At Face Value by Rob Stephenson


Clad in stone, brick, wood, vinyl, shingles, or stucco, row houses represent a swath of architectural styles and every kind of variation on a theme. Facades might be sculpturally rich, have tacked on ornament, or remain unadorned. This is a key characteristic of New York’s rows: They form an ensemble but are almost never uniform. Siblings, but not twins.

Built continuously for two centuries, row houses are found throughout the city but some styles are rooted in a particular place. Pointy-roofed, carefully detailed rows with drop-down driveways? Almost certainly Queens. Elaborate limestone rows? Probably Park Slope, Crown Heights, or the Upper East Side. But most types are more anonymous and can be found in every borough.

In addition, row houses regularly change clothes. Colors, stoops, cornices, awnings, and building heights are all modified by their owners. While brick predominates for row houses new and old, many receive new veneers and coats of paint either to protect aging faces or suit an owner’s taste. Frequently entire facades are transformed; old stamped sheet metal cornices hint to the building’s age after facades are re-clad with vinyl or imitation masonry Formstone. While some rows are continuous blocks, most have visible seams between houses that highlight these differences. Each 12-to-20-foot-wide stretch has its own personality. As an estimated quarter of the city’s residential building stock, this particularly adaptable form offers a unique lens on how New Yorkers make their homes.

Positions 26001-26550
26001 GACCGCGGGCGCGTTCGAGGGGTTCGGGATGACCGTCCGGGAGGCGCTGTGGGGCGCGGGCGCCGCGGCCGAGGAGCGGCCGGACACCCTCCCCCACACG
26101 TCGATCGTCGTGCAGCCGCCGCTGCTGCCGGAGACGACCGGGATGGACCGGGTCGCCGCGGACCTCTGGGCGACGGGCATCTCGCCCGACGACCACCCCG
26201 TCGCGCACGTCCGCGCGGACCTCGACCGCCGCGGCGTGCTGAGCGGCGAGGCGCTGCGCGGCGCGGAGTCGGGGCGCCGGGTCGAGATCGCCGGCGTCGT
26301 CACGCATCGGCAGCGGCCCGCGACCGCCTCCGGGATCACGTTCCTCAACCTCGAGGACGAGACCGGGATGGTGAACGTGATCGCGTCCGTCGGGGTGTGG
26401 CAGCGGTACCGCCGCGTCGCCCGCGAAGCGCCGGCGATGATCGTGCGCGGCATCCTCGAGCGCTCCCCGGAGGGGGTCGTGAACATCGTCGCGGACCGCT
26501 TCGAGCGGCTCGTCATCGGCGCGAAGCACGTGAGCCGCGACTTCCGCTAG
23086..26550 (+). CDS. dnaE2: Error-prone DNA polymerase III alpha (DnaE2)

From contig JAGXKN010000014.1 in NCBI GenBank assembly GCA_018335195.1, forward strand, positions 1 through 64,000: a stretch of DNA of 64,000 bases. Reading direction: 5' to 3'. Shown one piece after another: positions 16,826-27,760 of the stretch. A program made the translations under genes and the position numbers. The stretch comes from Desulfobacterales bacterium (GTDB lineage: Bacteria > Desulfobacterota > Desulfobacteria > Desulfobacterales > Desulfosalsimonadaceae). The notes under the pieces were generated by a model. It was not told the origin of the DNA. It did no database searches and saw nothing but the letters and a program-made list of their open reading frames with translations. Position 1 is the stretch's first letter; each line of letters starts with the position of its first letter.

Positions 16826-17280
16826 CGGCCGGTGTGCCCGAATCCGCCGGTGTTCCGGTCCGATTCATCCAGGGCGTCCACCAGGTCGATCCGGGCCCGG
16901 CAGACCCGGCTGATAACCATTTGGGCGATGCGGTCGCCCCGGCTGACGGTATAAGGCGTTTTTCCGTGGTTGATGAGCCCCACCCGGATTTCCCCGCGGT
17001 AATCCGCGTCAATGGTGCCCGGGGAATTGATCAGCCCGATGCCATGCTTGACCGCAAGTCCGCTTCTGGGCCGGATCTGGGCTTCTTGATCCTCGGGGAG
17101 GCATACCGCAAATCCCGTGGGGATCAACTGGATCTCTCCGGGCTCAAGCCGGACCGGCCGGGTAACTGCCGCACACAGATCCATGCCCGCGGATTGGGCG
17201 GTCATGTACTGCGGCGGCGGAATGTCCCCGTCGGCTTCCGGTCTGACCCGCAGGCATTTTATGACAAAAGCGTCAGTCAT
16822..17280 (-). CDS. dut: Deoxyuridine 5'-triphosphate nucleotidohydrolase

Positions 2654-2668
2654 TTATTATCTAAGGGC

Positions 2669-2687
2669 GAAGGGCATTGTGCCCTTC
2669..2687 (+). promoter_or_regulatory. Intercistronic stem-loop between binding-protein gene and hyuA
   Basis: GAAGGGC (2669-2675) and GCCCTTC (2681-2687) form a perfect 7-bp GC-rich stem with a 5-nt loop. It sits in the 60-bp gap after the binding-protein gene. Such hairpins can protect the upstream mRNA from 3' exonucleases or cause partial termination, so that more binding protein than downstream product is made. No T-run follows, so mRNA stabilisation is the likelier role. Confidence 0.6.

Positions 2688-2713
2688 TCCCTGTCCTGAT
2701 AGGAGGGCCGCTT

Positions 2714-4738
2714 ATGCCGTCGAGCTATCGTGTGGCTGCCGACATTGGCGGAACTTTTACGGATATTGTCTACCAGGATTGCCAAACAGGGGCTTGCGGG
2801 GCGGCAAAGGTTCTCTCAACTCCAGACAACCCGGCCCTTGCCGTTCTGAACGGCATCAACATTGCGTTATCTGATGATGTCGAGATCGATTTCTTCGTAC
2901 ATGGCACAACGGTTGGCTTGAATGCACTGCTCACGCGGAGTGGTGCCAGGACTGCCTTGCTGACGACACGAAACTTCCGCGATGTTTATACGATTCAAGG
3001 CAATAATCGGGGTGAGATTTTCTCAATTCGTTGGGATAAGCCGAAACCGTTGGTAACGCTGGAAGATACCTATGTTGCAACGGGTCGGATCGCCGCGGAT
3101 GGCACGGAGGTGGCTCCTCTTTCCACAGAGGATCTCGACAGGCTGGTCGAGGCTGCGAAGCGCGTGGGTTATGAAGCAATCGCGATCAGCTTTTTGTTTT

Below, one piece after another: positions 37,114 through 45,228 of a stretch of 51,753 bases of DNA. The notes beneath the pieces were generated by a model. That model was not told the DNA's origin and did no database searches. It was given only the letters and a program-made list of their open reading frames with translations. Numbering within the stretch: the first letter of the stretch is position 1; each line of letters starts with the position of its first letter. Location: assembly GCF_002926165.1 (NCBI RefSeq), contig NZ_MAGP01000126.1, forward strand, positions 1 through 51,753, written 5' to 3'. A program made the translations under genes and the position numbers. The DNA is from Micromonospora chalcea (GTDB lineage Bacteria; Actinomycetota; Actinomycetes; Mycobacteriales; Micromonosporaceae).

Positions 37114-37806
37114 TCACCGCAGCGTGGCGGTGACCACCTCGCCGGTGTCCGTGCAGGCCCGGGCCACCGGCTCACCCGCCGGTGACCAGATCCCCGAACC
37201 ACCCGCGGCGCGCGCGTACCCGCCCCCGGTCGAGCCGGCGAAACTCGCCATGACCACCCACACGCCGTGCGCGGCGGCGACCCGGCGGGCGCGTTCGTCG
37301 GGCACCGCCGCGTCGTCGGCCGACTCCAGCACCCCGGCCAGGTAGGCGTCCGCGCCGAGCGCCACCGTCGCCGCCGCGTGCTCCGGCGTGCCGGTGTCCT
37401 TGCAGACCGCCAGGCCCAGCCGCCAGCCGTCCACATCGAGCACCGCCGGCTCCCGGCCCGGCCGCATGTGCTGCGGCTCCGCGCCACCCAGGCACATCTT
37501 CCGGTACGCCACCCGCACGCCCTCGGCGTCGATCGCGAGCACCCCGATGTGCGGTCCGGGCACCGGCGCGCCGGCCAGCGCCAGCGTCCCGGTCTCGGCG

We sent photographer Rob Stephenson out to document the many faces of the city’s row houses. While New Yorkers often use “brownstone” as a synonym for row house, the reality is that the form is far more varied than that equivalence suggests. Here, the staid brownstone is rarely seen. From Port Morris to Greenwood Heights, his photos show what home really looks like here. New York’s row houses offer a mirror on the city: idiosyncratic, regal and threadbare (sometimes simultaneously), and beautifully diverse.

Originally published in Urban Omnibus, 2018.

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